From the same Baker essay, he notes:
“Once we have confronted the foreboding and helplessness that arise from thinking about the reality of a deadly orange river, for example, or the tundra of toxic sludge in Uranium Tailings, or the unstoppable drive tracked in the ‘Railcuts’, we recognize restraint as the true mark of Burtynsky’s art. How easily he could have turned didactic, considering the themes he takes on: humanity’s heedless treatment of the earth, photography’s potential complicity in narcotizing society’s uncomfortable self-awareness, the conflict of irreconcilable values as an inescapable human condition. Yet he trusts his art to work upon us, and us to respond appropriately, without being told what that might mean.”
Baker is suggesting there is power in photography to influence societal behaviour and that it can be achieved without necessarily being overt in its intention. I aspire to explore the questions I posed above and like Burtynsky, perhaps create work that is strong enough to take viewers on that journey of discovery with me.
In an interview with Michael Torosian also published in Manufactured Landscapes, Edward Burtynsky addressed a question about how he came to one of his favourite mantras while studying at university.
“Winogrand stated that he felt an image succeeded when form and content were on an equal footing – one did not dominate the other. In photography if you go too far one way it becomes reportage, too far the other way it just becomes a formalist exercise. I found this dictum to be a really useful tool. It was clear and concise, and it made sense. It gave me an orientation not just for approaching my work, but any work. I started to look at art as a balance. Can the artist put an image together? That is the form side. What is he talking about, what position is he coming from, what are the ideas at work here? That is the content side. And when those things are equally interesting, I find you have a lot more substance in the image. They play off each other.”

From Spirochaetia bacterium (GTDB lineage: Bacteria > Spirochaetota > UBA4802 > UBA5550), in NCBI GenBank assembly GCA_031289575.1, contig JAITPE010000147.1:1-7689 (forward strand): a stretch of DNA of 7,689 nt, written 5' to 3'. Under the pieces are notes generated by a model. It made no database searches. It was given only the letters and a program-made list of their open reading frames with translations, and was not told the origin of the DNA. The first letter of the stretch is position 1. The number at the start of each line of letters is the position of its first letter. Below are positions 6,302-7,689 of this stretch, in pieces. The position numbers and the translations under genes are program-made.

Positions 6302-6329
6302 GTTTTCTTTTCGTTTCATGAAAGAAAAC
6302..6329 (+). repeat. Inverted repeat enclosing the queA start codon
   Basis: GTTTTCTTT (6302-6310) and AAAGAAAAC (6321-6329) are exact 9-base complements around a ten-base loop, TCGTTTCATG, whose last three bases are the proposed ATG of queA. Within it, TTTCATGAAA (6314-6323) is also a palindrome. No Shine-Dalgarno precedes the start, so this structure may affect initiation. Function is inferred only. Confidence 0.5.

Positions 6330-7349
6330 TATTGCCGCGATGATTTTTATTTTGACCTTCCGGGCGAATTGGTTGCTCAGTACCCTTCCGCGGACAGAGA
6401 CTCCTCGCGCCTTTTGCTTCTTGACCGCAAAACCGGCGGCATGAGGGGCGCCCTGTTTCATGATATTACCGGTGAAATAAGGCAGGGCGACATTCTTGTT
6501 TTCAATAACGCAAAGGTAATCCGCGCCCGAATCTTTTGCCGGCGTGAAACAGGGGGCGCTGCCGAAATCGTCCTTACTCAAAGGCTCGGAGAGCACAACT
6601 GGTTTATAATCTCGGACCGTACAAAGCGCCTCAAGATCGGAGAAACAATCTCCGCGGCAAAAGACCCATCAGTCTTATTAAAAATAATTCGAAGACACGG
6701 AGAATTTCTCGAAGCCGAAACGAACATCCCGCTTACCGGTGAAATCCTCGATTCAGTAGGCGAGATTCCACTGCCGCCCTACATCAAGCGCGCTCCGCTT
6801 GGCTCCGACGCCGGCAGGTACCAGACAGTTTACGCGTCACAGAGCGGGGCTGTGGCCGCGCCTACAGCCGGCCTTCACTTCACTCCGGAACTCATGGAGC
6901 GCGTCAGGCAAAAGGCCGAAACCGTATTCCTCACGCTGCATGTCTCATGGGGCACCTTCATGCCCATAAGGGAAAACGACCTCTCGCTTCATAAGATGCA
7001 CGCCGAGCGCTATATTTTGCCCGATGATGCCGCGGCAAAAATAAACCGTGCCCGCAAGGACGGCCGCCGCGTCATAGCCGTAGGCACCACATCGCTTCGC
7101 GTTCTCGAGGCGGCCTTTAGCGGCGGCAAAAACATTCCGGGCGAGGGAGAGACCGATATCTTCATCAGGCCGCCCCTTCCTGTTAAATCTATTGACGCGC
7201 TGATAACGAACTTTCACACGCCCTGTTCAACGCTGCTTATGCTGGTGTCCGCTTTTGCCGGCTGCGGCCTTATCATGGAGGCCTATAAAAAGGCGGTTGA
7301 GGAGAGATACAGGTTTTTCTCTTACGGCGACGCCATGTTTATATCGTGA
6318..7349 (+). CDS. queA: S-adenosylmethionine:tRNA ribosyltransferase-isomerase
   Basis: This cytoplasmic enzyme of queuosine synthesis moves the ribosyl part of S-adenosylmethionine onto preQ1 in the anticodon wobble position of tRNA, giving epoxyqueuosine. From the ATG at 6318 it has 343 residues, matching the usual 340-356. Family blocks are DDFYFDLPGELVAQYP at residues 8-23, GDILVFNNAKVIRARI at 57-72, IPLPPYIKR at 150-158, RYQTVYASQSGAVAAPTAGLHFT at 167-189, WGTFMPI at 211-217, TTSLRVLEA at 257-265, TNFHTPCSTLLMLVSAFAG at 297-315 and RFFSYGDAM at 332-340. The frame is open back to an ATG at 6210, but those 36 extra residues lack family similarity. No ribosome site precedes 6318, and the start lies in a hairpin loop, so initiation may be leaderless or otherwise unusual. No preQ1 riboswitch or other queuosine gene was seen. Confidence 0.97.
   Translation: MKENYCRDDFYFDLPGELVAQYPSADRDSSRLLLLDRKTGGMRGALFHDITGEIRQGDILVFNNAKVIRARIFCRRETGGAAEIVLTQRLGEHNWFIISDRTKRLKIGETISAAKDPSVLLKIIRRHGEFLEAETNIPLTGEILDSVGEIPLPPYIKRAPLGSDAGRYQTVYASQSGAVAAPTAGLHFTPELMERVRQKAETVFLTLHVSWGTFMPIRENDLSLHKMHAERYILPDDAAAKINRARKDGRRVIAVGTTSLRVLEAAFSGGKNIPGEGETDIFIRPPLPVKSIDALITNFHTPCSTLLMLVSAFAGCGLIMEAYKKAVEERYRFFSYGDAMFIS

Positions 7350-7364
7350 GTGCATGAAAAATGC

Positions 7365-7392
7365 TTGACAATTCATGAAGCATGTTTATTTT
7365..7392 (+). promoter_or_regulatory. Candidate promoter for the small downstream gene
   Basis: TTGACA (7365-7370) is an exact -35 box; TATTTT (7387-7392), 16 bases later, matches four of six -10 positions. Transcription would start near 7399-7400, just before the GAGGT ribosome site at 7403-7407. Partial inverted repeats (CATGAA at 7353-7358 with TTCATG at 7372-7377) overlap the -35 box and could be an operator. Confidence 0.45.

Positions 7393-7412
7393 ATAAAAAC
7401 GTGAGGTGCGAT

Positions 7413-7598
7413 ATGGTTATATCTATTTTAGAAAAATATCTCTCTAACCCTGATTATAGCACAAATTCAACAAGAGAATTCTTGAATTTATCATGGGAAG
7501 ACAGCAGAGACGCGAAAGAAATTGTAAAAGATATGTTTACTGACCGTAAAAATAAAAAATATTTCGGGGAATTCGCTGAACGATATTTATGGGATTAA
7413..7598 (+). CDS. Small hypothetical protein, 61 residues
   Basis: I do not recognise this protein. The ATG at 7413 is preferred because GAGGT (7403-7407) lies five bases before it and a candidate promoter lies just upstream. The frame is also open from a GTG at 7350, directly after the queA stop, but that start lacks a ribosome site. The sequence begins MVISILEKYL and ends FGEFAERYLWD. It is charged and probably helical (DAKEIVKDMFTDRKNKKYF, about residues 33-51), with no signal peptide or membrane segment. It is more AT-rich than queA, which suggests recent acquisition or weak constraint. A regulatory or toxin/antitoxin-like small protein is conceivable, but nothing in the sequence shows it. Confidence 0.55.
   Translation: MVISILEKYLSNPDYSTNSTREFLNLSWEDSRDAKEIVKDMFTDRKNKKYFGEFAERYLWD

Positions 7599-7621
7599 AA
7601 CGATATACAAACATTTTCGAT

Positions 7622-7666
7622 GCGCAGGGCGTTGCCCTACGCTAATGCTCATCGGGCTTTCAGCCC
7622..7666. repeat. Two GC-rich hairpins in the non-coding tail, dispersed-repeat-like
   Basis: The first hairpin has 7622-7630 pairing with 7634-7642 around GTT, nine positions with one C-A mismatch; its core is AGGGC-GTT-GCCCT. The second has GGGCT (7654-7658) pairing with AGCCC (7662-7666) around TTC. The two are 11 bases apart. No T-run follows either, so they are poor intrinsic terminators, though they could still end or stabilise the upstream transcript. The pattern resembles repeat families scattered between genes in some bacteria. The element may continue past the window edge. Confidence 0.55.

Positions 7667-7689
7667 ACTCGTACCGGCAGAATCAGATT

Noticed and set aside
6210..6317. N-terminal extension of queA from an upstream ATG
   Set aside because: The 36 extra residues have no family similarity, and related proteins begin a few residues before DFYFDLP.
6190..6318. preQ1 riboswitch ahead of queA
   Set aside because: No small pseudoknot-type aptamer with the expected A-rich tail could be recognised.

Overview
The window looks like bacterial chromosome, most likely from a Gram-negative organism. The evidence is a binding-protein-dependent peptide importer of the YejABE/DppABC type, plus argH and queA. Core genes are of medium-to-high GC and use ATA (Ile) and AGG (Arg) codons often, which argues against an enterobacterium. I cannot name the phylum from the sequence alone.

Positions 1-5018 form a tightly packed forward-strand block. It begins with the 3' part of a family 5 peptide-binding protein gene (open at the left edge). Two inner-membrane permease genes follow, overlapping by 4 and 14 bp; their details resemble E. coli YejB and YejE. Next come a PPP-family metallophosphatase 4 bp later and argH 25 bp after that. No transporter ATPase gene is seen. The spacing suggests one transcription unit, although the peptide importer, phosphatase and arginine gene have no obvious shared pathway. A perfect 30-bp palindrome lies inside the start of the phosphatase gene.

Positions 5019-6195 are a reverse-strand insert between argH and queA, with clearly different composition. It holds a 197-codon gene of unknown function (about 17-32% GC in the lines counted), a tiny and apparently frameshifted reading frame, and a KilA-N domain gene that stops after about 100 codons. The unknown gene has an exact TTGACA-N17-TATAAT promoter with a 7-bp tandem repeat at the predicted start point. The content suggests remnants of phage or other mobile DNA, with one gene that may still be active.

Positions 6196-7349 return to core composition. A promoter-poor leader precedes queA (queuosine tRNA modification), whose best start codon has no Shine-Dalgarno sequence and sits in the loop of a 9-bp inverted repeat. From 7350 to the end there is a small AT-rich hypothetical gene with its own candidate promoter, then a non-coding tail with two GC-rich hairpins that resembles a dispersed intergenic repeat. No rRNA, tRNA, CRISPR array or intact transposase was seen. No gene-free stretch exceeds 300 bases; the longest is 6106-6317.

It seems to me Burtynsky is saying while what one photographs is important and the overall theme of his work is his departure point, that it is the how that theme is captured that is the artistic element, and when one is able to get the composition to be as strong as the content the photograph has more weight. Achieving the correct composition is a matter of perspective, positioning, but most importantly ‘seeing’; something Burtynsky describes as the